Get More Media Coverage For Your Self-Published Book

by | Marketing and Promotion, Self-Publishing | 0 comments

Media coverage for your book—via local news channels, blogs, radio stations, and newspapers—can be a powerful force for reaching new readers and boosting sales. But with so many authors clamoring for attention from reporters and bloggers, you’ll need to find a way to make your story stand out. Ask yourself: What would make you want to watch/read/hear a story about your self-published book? Here are some things to consider if you want more media attention for your self-published book!

Tips For Getting More Media Coverage For Your Self-Published Book

Write a press release that people will be interested in. Humdrum announcements of book releases rarely become cover stories in newspapers and on television. Be sure to exploit your book’s—or your own—unique hook. Tie your book launch into a local event, current holiday, price drop, or hot trend. Include pictures. Tailor each press release to each specific news outlet. Visit our article about writing press releases for self-published books for a more detailed how-to.

Be proactive. Don’t wait for the media to come to you: Reach out to them instead. Ask your friends, family, and social media pals if they have any contacts who could help you. Reach out to local television reporters who will be looking for new stories. Writers and reporters usually have social media pages, and newspapers often publish their editors’ email addresses as well.

Connect with bloggers. Book bloggers are especially supportive of self-published writers. Learn more about how to connect with bloggers to create cross-promotion opportunities that will be a win-win for everyone!

Think local. Media coverage via “small” venues, like local blogs, TV stations, or newspapers, can stir up interest among bigger players in your market. Be sure to put your best foot forward with smaller venues as well as with the big guys.

Create an author lifeboat. Sometimes, the best way to get the media to pay attention is to pool your resources with other authors and create a power promo team. One author may not have a lot of drawing power—but multiple authors together might merit more media coverage.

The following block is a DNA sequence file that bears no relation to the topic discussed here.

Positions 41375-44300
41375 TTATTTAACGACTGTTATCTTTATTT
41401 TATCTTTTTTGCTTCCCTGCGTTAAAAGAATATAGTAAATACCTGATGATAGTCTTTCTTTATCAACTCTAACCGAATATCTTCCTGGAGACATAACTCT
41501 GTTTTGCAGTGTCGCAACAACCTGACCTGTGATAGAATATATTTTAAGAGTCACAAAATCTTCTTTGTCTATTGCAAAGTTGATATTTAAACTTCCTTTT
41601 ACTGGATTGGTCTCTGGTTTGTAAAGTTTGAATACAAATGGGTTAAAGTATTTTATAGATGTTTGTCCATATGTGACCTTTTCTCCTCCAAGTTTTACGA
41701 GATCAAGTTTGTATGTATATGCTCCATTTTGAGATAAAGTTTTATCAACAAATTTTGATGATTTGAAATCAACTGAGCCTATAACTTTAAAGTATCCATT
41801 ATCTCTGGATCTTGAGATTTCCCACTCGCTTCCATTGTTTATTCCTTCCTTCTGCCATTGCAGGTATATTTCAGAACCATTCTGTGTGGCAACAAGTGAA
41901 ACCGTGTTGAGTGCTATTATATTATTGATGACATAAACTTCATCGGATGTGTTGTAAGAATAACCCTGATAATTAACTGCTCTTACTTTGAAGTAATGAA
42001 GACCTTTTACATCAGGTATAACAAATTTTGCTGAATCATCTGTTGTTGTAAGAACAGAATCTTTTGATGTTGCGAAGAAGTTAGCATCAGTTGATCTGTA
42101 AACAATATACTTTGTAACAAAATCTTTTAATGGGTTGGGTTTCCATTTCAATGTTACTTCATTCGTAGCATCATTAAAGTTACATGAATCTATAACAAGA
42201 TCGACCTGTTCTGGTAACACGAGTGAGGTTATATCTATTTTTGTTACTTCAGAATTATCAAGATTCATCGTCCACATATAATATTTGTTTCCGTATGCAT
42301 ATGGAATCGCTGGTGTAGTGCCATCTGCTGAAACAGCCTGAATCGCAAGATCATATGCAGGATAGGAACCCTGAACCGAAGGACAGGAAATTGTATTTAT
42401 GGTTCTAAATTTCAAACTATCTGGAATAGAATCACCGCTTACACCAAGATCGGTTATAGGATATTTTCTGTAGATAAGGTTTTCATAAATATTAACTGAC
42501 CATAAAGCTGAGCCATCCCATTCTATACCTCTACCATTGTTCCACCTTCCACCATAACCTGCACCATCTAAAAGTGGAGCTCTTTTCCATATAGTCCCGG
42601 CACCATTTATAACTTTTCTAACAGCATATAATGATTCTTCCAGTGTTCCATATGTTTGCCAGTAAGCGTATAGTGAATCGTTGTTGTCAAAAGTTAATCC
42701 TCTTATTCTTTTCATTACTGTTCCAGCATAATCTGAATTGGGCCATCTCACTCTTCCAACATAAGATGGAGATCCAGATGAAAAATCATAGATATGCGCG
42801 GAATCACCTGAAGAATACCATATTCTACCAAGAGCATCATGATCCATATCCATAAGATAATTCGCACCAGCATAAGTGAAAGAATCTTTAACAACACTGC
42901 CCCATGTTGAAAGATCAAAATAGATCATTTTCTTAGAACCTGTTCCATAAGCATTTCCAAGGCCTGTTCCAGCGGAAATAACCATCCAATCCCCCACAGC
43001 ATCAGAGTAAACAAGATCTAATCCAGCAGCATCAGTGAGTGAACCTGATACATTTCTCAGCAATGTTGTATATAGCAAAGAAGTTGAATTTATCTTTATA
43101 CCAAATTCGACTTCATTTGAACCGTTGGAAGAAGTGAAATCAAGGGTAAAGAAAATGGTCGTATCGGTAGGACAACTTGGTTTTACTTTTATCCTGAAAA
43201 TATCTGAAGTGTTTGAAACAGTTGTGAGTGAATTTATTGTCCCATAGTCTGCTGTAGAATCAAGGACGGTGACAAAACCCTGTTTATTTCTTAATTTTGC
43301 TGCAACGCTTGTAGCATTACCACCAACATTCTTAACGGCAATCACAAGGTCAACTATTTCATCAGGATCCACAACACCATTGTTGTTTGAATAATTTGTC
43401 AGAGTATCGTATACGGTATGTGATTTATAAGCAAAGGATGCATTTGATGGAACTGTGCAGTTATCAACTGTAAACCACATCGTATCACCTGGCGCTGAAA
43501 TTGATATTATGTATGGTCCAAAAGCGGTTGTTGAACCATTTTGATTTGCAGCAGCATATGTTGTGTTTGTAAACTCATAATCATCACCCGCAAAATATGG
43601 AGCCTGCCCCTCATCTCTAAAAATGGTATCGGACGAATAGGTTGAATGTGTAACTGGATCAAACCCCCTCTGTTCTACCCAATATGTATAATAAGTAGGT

Tell the story of you. You and your book are a package deal. Do your best to use your promo materials, interviews, and guest blog posts to show how interesting you are. Tell the true story of how you became “you”—especially if your background, occupation, or experiences will help make your self-published book newsworthy. And the obstacles you overcame in order to self-publish your book can also be fascinating to reporters and audiences.

Take a picture. Be sure that your author portrait is as flattering as possible—but most importantly, make sure it shows who you are. Are you friendly? Serious? Comedic? Studious? Your portrait should convey a little bit of your personality. Bonus if your author website includes pictures of you doing what you love best, including writing and enjoying hobbies.

Have a well-designed author website. When your author website focuses on you (your image, your voice, your life) instead of just your book, you position yourself as a great candidate for a lively, engaging news story. Feature your author headshot, include short videos of interview clips related to your book, or just post mini video updates to your social media feeds (instead of still photography). When you demonstrate that you’re friendly and well-spoken, you might get more hits from media.

Keep active on social media. Cultivating friends and followers on social media helps demonstrate to reporters that you are engaging, interesting, and media savvy. Plus, social media is a great way to encourage word-of-mouth sales.

Remember: “Ambition is the path to success, persistence is the vehicle you arrive in.” — William Eardley IV

While the best time to initiate a book-promo blitz is when you first launch your self-published book, continue to advance your campaign all year round. It can take a long time to build a reputation as a media-friendly subject. Don’t get discouraged if you don’t get any bites right away.


Question: What’s your dream media-coverage goal for your self-published book?



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